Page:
Why a Stockman Challenge Is Good for Cornyn
If, or really when, Cornyn wins the 2014 primary, it will be as a Republican who was taken to task by the tea party and prevailed.
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Rarely has a Republican explained his support for the Second Amendment or his commitment to the pro-life cause as succinctly as Steve Stockman, a U.S. representative from Texas, who required only eight words to do both: “If babies had guns, they wouldn’t be aborted.”
It wasn’t an off-the-cuff comment; it was his campaign’s bumper sticker in 2012. As a matter of modal logic, it’s incontrovertible; the posited baby, being a baby, is accordingly neither aborted nor at any further risk of that contingency. As a policy prescription, though, it’s totally, blissfully absurd. And this week, it helps explain two additional things about Stockman: why he’s challenging John Cornyn for the 2014 Republican Senate nomination and why he won’t succeed.
Let’s start with the second prediction. Texas’s primary voters are, as a group, conservative rather than extreme. Think back to the state’s 2012 primaries, which were held in May of that year. It was already clear that Mitt Romney would be the Republican presidential nominee. That being the case, there was no reason not to cast a protest vote against him, and sure enough, the most philosophically coherent swath of internal dissidents did so; Ron Paul pulled 12 percent of the vote, right in line with his national average of 11 percent. Romney, however, carried 69 percent of the primary voters. Some of those voters were no doubt being stoical. But still: it’s not a result that suggests a rabidly far-right primary electorate.
Stockman, to be fair, is not just a guy with a website. He’s a guy with a website and, as of 2012, a seat in Congress. He’s actually won congressional races twice, having been elected to one term in 1994; he is the rare tea party firebrand who predates the tea party movement. That distinguishes him from the handful of other activists who have already announced their intention to run for Senate in 2014, and Stockman will be Cornyn’s most serious primary challenger. Cornyn is, however, hardly a RINO. In February the National Journal ranked him as the second-most-conservative member of the Senate, based on its analysis of the votes cast in the 112th Congress.
It’s an enjoyable historical irony that Cornyn is partly responsible for the situation he now finds himself in. Shortly after being elected attorney general of Texas, in 1998, he decided that his new office should include another lawyer, a solicitor general, who would lead the state’s litigation efforts. A number of state attorney generals were carving out such a post at the time, and Cornyn probably didn’t give it much thought after being elected to the U.S. Senate in 2002.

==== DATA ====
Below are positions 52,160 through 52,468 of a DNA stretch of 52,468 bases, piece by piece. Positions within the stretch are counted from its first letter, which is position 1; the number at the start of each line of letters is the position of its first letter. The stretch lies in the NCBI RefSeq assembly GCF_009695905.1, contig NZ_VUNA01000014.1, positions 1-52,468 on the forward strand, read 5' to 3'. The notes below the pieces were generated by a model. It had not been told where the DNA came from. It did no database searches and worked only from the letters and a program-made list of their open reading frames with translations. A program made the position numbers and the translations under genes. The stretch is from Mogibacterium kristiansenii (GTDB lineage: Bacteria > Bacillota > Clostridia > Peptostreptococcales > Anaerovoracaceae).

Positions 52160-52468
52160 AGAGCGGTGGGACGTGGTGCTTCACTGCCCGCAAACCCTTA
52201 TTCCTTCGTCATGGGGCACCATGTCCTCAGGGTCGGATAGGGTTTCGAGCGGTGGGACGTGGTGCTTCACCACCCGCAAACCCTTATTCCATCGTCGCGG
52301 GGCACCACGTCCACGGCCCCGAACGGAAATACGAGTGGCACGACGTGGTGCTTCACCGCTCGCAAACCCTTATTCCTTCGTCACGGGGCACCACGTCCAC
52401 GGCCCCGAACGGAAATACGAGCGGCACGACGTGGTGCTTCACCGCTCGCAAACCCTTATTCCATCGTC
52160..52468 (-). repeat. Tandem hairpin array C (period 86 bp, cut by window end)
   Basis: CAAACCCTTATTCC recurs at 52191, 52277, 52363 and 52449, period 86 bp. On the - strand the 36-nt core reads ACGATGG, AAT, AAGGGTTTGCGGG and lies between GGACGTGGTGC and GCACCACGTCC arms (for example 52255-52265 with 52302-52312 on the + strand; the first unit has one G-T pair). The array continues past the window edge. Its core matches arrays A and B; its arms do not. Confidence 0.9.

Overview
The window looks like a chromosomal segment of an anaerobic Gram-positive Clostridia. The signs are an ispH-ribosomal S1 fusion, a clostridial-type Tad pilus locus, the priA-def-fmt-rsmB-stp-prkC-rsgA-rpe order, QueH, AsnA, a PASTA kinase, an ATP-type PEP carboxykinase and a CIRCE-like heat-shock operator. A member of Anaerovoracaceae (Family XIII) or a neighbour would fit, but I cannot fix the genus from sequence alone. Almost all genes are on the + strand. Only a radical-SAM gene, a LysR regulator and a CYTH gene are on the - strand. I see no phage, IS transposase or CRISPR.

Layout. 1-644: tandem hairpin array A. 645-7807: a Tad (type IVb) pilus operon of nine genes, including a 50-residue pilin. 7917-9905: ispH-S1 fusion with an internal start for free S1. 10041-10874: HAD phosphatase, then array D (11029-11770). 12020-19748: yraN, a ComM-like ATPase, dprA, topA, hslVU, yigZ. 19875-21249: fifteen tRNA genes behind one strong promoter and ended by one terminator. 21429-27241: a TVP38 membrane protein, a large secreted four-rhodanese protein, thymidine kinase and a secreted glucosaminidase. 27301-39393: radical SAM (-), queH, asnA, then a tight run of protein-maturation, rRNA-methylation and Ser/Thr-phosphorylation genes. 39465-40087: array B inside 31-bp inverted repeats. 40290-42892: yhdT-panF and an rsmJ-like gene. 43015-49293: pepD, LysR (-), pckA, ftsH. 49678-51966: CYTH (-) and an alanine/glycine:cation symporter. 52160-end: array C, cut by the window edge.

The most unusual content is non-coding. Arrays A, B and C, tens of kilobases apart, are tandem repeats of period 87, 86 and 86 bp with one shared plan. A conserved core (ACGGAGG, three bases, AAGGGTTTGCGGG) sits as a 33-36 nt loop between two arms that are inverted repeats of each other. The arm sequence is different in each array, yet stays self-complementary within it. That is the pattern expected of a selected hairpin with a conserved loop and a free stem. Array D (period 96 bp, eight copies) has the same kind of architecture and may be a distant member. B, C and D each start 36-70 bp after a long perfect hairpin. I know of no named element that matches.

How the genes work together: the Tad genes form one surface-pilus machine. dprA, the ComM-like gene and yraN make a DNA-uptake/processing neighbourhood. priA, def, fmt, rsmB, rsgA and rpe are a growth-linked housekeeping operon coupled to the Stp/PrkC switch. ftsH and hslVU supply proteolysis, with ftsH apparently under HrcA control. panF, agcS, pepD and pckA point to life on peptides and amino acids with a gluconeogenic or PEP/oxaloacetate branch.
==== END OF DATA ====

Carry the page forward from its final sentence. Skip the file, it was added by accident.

It was, however, a decision that would prove to have profound implications for Texas politics, and for Cornyn personally. His successor, Greg Abbott, inherited the chance to hire a solicitor general. He settled on a promising young lawyer named Ted Cruz. When Cruz ran for Senate, in 2012, he had never held elected office. His “proven record” was largely drawn from his work as solicitor general—work he would never have done, presumably, had Cornyn not created the job. Again, it’s a bit of historical irony, given all the headaches Cruz has caused Cornyn this year. By winning the Senate nomination, in an epic upset over Texas’s incumbent lieutenant governor, Cruz apparently created an impression, among the party grassroots, that no incumbent Republican should be left unscrutinized. And by serving alongside the comparatively subdued Cornyn, Cruz apparently sent a message: go after this guy specifically.
Or at least this is the message that Stockman seems to have taken from the situation. “John Cornyn wakes up every morning and works to make the Senate a more liberal place,” he wrote on his website, in a statement announcing the Senate campaign. “Liberal John Cornyn betrayed Ted Cruz, and you, by voting to fund Obamacare.”
This is, for Cornyn, a best-case scenario. For months, conservative activists have been grumbling about his supposed moderation, and warning that he could be vulnerable to a serious primary challenge. Now he has one. There is little danger that Stockman will win, but by entering the race, he has effectively precluded any additional challenge from the right.
Stockman has also given Cornyn a chance to confirm his credentials. For much of his career, the senator has been overshadowed by other Texans: by George W. Bush, who was president, which obviously trumps senator; by Phil Gramm, his influential predecessor in the Senate seat; by Rick Perry, the puckish and oddly irrepressible governor; and most recently by the full-time phenomenon that is Ted Cruz. Compared to this crew, Cornyn has often seemed like a placeholder. He certainly looks like a senator from Texas, but most Texans couldn’t tell you more about him than that.
Yet Cornyn’s political career is not an indistinguished one. He is one of the Texas Republicans who helped clinch the state’s deep-red status. In the 1998 campaign, he reclaimed the attorney general’s seat for the Republicans by defeating a Democrat, Jim Mattox, who had previously held that post. He won the Senate seat in 2002 by posting a twelve-point margin over Ron Kirk, the popular former mayor of Dallas, at a time when it was not yet routine for Texas Republicans to beat the Democrats by double-digit victories. And Cornyn is, as minority whip, the second-ranked Republican in the Senate. There’s a possibility that he could return to the Senate, after the 2014 elections, as the majority leader. But assuming he returns at all—and he almost certainly will—it will be as a Republican who was taken to task by the tea party and prevailed.